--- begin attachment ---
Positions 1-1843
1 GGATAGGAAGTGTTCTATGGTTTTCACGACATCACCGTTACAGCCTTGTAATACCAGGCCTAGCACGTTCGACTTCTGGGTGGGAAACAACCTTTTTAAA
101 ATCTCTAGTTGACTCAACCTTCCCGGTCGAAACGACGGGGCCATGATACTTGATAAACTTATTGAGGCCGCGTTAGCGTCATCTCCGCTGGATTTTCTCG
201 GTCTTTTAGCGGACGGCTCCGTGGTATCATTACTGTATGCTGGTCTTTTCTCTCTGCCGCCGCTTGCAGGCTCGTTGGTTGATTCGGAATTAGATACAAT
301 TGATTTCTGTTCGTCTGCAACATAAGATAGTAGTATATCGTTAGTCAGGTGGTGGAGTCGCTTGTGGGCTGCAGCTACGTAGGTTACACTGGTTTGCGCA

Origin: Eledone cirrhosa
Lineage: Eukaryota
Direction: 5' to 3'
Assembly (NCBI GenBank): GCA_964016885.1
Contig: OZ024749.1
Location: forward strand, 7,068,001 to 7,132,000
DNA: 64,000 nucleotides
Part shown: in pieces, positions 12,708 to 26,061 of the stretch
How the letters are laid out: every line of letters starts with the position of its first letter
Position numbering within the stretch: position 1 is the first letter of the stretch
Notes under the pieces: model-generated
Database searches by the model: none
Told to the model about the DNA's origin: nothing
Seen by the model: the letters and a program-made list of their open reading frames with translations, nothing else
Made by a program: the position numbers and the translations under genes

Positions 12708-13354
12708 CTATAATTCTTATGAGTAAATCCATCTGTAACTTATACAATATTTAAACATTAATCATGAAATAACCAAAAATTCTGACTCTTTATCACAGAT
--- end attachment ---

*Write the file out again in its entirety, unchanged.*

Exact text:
Positions 1-1843
1 GGATAGGAAGTGTTCTATGGTTTTCACGACATCACCGTTACAGCCTTGTAATACCAGGCCTAGCACGTTCGACTTCTGGGTGGGAAACAACCTTTTTAAA
101 ATCTCTAGTTGACTCAACCTTCCCGGTCGAAACGACGGGGCCATGATACTTGATAAACTTATTGAGGCCGCGTTAGCGTCATCTCCGCTGGATTTTCTCG
201 GTCTTTTAGCGGACGGCTCCGTGGTATCATTACTGTATGCTGGTCTTTTCTCTCTGCCGCCGCTTGCAGGCTCGTTGGTTGATTCGGAATTAGATACAAT
301 TGATTTCTGTTCGTCTGCAACATAAGATAGTAGTATATCGTTAGTCAGGTGGTGGAGTCGCTTGTGGGCTGCAGCTACGTAGGTTACACTGGTTTGCGCA

Origin: Eledone cirrhosa
Lineage: Eukaryota
Direction: 5' to 3'
Assembly (NCBI GenBank): GCA_964016885.1
Contig: OZ024749.1
Location: forward strand, 7,068,001 to 7,132,000
DNA: 64,000 nucleotides
Part shown: in pieces, positions 12,708 to 26,061 of the stretch
How the letters are laid out: every line of letters starts with the position of its first letter
Position numbering within the stretch: position 1 is the first letter of the stretch
Notes under the pieces: model-generated
Database searches by the model: none
Told to the model about the DNA's origin: nothing
Seen by the model: the letters and a program-made list of their open reading frames with translations, nothing else
Made by a program: the position numbers and the translations under genes

Positions 12708-13354
12708 CTATAATTCTTATGAGTAAATCCATCTGTAACTTATACAATATTTAAACATTAATCATGAAATAACCAAAAATTCTGACTCTTTATCACAGAT